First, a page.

News sites and social media were buzzing with the announcement this week by the Israel Antiquities Authority of a 2,700-year-old papyrus, with at least three lines of writing on it. The scrap was seized by authorities from robbers who had apparently taken it illegally from the Judean Desert. The headlines were generated by the last word of the text: “to Jerusalem” (one word in Hebrew, yršlmh, with the “directional h” at the end, and no vowel letters at all).

The text, as read and interpreted by Prof. Shmuel Ahituv, seems interesting enough. Only the last two lines of text have survived; only traces of the first are visible. The preserved part says, “[From the maid]servant of the king, from Na’arat, jars of wine, to Jerusalem.” Since there was at least one line above this, it may have contained her name — “From Sarah, or Michal…” or it could have been more complicated, such as, “From Reuben and Jimmy, in the hands of the maidservant of the king…” — or one of many other possibilities. We will presumably never know.

A few things should be noted immediately. First, among scholars, doubts were raised very quickly about the authenticity of the text, although not on any specific grounds. The prominent scholar of ancient scripts, Christopher Rollston, wrote on his blog that although the papyrus itself has been carbon dated to the seventh century BCE (the last century of the First Temple period), there is a fair chance that the writing is a modern forgery.

At the same time, most who have looked at the high-resolution photos have judged the script to be appropriate for the late seventh century (so technically only about 2,650 years ago), and there is nothing in the grammar or the spelling that seems inappropriate for that date.

The more important observation to my mind is that this is a historically rather uninteresting text. The name of Jerusalem is attested in Egyptian texts from about the 19th century BCE — more than a thousand years before the alleged date of this papyrus — and then in Akkadian texts from El-Amarna from the 14th century, some of which were even written in and sent from Jerusalem. So there is no great excitement in discovering that the name Jerusalem was being used 2,700 years ago.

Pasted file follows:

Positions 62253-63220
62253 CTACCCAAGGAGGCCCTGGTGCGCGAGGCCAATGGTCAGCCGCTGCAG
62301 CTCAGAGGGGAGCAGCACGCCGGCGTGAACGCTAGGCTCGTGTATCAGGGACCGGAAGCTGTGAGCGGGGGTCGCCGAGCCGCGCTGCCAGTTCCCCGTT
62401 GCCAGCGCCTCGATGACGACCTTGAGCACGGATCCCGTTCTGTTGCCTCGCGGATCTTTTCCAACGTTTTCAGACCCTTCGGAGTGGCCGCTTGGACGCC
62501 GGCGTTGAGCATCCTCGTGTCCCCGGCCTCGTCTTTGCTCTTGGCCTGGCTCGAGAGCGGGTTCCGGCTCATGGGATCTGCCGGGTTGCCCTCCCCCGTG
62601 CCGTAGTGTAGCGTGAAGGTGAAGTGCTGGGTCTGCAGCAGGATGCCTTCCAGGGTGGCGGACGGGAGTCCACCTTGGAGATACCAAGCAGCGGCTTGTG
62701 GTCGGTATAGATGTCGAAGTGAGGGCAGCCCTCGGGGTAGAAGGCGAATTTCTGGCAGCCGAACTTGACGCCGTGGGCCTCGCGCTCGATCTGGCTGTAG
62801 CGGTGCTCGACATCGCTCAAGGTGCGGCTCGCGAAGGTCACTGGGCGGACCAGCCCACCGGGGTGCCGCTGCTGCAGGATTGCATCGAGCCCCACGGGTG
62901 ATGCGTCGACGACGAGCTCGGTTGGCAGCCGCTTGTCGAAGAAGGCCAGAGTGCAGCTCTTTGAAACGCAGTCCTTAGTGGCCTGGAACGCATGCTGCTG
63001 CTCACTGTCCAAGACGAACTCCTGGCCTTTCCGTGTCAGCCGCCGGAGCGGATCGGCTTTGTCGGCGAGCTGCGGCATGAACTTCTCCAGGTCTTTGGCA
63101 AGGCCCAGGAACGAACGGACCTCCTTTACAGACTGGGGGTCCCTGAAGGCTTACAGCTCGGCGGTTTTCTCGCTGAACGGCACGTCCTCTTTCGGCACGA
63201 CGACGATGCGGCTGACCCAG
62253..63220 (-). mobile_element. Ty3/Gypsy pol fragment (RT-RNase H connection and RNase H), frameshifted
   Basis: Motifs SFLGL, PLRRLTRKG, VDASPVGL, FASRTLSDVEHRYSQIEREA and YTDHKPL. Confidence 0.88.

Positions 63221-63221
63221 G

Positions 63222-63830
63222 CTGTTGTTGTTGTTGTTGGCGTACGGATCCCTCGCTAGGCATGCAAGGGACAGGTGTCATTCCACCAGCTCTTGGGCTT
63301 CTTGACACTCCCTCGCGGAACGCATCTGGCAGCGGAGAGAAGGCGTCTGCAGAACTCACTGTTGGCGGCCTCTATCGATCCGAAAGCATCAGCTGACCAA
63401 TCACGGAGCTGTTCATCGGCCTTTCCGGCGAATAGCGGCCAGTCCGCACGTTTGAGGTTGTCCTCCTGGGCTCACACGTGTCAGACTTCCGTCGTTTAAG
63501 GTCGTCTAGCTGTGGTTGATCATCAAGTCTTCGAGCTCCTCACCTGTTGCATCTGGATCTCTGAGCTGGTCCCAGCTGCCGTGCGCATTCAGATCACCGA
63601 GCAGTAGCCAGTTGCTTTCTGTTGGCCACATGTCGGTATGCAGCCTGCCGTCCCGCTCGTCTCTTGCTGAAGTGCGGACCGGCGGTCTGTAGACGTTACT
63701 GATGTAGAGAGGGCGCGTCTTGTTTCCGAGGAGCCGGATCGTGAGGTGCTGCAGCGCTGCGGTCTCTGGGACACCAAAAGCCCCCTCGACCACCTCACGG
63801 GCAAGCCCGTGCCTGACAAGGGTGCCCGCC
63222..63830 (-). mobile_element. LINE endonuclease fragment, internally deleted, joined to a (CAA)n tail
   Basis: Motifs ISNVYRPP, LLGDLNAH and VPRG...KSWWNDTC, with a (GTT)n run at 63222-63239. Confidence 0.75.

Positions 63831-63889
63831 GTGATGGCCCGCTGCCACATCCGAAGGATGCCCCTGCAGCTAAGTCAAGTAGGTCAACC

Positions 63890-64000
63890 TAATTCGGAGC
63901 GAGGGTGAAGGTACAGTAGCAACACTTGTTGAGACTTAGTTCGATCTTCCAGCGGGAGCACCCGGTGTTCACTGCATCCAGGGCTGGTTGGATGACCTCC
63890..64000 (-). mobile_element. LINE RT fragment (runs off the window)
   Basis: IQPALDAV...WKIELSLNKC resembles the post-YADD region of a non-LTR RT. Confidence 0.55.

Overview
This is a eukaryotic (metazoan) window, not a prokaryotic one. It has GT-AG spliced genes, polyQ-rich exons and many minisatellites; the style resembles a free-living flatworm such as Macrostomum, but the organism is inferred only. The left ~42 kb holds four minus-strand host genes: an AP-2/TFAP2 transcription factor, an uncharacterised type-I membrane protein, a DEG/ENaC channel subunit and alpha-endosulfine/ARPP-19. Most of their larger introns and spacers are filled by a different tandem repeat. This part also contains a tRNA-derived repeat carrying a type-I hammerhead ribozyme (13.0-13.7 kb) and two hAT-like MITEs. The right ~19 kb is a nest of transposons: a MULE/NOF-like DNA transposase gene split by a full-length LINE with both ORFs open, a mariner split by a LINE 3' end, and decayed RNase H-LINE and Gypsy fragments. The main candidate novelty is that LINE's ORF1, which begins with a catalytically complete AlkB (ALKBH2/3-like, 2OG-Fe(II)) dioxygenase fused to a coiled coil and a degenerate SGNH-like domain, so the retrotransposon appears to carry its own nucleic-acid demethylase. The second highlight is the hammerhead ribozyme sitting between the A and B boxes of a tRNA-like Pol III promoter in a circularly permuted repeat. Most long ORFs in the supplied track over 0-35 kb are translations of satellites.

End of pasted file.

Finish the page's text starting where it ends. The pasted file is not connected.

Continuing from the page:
Despite this, it took no time at all for the text to become political fodder. The Prime Minister of Israel tweeted that this was “a letter from the past to UNESCO,” after the organization again failed to mention the historical Jewish connection to the city of Jerusalem. But this is plain silly, and it both misunderstands the archaeology and trivializes the political question. Although the grammar and words are Hebrew, there is nothing in the text that identifies the people as “Jewish.”

On the other hand, it is only a lunatic fringe who seriously doubts that the people of Judah lived in and around Jerusalem in the Iron Age and built a temple where the Dome of the Rock now stands. The Israeli political establishment dignifies the deniers by making all archaeology about this issue, and would be better served by identifying it as a lunatic fringe and moving on to more important things. And it is doubly harmful to invoke texts that say little of relevance, and may potentially turn out to be forgeries, in the service of politics.

The Jewish state’s right to exist in 2016 is robust and vibrant, and is not helped by these two lines of ink from 2,700 years ago. The ink, though, would like to say something of its own. It would like to tell us a little something about life back then, about how wine was transported and where it was shipped, about the life of a female bureaucrat (perhaps) and the small town of Na‘arata. The ink has some unassuming things to tell us, if we would stop politicizing everything and just allow the past to talk.

Aaron Koller is an associate professor of Near Eastern and Jewish Studies at Yeshiva University, where he studies the ancient world of the eastern Mediterranean and Near East. His most recent book is Esther in Ancient Jewish Thought (Cambridge University Press, 2014). Aaron has served as a visiting professor at the Hebrew University in Jerusalem, and held research fellowships at the Albright Institute for Archeological Research and the Hartman Institute. He lives in Queens with his wife, Shira Hecht-Koller, and their children.